There’s an endless line of people waiting to destroy our prophets.

Jesus’ own followers were a rag tag group of misfits but still they carried the message forth, before and after the crowds yelled, “Crucify him!”

J. Edgar Hoover

J. Edgar Hoover

It seems the song never changes, we just add a new verse.

Our search for a flawless leader will leave us empty and disappointed. No one will be worthy, but we all likely agree that there’s no need to mythologize Dr. King as a man. In doing so we get side tracked from his message.

What I admire most is he didn’t stand and preach it from the mountain top…he came down and got dirty in the street.

Still I have to ask; if we use the words from King’s most memorable speech where he beseeches us to judge a man not by the color of his skin, but by the content of his character, what do we do with Dr. King?

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36 Responses to Paul Wilson: Martin Luther King, the Adultery of a Man and His Message

  1. rkcal says:

    The same thing we do with those glorified white guys that proclaimed all men were created equal while owning some; recognize the righteousness and truth of the message and keep chopping wood.

    • paulwilsonkc says:

      rkcal, in researching what I wanted to do with this story, I almost included Thomas Jefferson but I wanted to keep it under 900 words with the hope Libertarian might read it!
      Our constitutional framer, as most know, occasionally bedded his favorite slave as a side love interest. At the time, a long ways from acceptable by any one, for any reason. The product of that was either one or two children. I’ve not found definitive proof on the exact number, point being, upon birth and maturity, his own child was turned out to the fields as additional slave labor. No special privileges there, not even if your lineage is of the head of the house!
      Pretty amazing stuff…

      • hot harley says:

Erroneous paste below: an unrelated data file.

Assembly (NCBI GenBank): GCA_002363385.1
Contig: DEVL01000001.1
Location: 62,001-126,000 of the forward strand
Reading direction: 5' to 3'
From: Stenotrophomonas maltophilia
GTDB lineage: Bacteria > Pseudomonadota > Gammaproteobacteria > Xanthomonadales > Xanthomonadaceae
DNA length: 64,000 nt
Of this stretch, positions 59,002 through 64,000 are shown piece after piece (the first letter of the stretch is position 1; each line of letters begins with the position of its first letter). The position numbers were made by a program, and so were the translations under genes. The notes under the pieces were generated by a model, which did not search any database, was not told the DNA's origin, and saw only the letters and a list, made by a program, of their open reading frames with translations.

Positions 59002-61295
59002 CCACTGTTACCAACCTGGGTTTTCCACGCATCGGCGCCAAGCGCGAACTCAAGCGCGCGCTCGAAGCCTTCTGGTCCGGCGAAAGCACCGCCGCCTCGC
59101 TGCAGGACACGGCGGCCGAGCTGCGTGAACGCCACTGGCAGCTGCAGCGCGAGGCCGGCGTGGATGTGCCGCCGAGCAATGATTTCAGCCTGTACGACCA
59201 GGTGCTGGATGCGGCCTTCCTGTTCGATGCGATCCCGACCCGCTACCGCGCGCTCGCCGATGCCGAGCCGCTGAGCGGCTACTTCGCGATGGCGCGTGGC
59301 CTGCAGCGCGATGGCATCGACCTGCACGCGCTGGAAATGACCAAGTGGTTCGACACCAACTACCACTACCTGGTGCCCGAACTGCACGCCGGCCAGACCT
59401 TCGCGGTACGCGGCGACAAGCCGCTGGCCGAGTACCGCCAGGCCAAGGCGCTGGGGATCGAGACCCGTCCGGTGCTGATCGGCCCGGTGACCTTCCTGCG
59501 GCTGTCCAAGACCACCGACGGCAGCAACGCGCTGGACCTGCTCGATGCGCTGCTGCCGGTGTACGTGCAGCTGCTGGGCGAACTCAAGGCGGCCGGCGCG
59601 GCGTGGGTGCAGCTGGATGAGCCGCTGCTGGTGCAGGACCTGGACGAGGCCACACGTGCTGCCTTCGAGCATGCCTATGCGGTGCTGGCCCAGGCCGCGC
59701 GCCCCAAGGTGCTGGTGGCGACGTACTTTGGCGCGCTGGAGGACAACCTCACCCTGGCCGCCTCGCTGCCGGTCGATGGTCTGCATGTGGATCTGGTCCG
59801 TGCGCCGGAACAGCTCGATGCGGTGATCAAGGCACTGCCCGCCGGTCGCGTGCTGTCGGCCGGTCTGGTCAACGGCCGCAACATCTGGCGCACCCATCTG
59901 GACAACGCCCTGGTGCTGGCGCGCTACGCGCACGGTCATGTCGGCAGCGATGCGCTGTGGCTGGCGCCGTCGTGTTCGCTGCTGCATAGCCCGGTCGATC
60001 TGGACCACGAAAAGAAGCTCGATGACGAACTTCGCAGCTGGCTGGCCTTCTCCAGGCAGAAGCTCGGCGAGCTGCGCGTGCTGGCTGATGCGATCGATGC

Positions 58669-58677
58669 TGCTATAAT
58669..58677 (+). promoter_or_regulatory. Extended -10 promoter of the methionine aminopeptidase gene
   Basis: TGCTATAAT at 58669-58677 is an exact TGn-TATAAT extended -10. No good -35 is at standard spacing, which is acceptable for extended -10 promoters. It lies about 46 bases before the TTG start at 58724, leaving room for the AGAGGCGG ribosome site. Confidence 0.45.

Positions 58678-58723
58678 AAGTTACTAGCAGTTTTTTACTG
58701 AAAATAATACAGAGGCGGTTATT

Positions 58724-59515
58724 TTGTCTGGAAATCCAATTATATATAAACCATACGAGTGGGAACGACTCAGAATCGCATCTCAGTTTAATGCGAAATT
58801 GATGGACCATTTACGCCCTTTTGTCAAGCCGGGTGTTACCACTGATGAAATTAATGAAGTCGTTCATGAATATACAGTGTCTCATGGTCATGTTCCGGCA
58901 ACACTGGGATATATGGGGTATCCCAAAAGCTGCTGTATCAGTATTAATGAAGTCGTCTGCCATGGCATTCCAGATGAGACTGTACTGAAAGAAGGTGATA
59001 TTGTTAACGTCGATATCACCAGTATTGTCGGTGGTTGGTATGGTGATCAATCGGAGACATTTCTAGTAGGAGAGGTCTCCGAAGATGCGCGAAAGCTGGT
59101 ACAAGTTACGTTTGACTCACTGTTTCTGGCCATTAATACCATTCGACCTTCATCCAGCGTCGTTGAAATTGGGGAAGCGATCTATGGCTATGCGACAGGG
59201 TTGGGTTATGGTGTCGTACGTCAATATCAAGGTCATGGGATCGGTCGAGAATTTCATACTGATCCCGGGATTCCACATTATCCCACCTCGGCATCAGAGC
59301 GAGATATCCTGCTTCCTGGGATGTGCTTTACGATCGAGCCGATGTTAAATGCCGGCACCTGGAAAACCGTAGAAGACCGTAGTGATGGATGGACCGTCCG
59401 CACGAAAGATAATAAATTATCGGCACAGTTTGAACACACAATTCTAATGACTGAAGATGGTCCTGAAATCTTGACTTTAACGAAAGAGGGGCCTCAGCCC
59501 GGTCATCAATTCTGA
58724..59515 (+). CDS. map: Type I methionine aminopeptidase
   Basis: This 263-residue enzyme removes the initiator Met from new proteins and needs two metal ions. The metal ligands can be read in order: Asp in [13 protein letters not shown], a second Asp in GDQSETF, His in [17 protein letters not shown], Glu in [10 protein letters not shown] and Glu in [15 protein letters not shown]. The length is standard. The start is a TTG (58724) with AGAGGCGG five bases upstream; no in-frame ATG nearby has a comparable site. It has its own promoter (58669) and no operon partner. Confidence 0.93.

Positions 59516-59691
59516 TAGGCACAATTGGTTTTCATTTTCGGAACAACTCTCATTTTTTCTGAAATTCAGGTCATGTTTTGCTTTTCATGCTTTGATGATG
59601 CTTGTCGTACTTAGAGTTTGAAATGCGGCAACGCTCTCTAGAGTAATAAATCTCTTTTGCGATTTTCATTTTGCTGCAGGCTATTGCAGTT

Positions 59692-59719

mr Wilson..i have a saying that might fit most of us
        on this site (including yourself well coiffed salesguy) when it comes to content of character….
        people in glass houses should not throw stones!!!!!!!!!!!!!!
        kabish (spelled right?)….

      • Libertarian says:

        I read somwhere in my vast past that ol’ TJ loved to fondle his chambermaid’s breasts as she dressed him.

        He cant be all bad, now can he?

  2. Stomper says:

    Nice twofer Paul. A respectful nod to MLK on the anniversary of his assassination while also making an important point that while we are all sinners, we can still strive to make the world a better place and not let the failings of those that do, detract from their efforts.

    • paulwilsonkc says:

      Thanks, Stomper. I’m trying to move closer to the dark side… over where your thought processes come from. Makes a lot more sense to me. Always good to hear from you.

  3. Paracelsus says:

    The Hoover FBI era is a national shame, particularly during the civil rights era. Power-mad, paranoid, half-pint Beria with different enthusiasms. The anonymous letter sent by the FBI to Dr. King suggesting he commit suicide was one of the more awful moments, and it’s not an outlier by any means.

    • paulwilsonkc says:

      Paracelsus, I tend to go easier on J Edgar than you, mainly because he looked so smokin HOT in a dress! (Can you imagine that ugly mug, cross dressin on a Friday night?)
      Maybe I ought to dig into that one sometime soon!

      • Libertarian says:

        J. Edgar had a face that would make an onion cry.

        I dont think being bi would even double his chance for a date on Fridays.

  4. hot harley says:

    wtf do we do?…we understand that we’re all faulty individuals.
    and why do you always use martin luther king as an example. I think you’ve
    done a number of mentions of this man.
    why not a story about Donald Rumsfeld and the 5000unneccesary American deaths
    and 300,000 injured vets…the one million dead in Iraq and Afghanistan…
    was this guy a cheater on his wife…we don’t know…don’t care…just knew
    he was a filthy f******ing liar. 2 trillion dollars….billions stolen…why not a
    story there about his faults and his lies … what about his content of charactor
    or how about his personal faults?????????????????????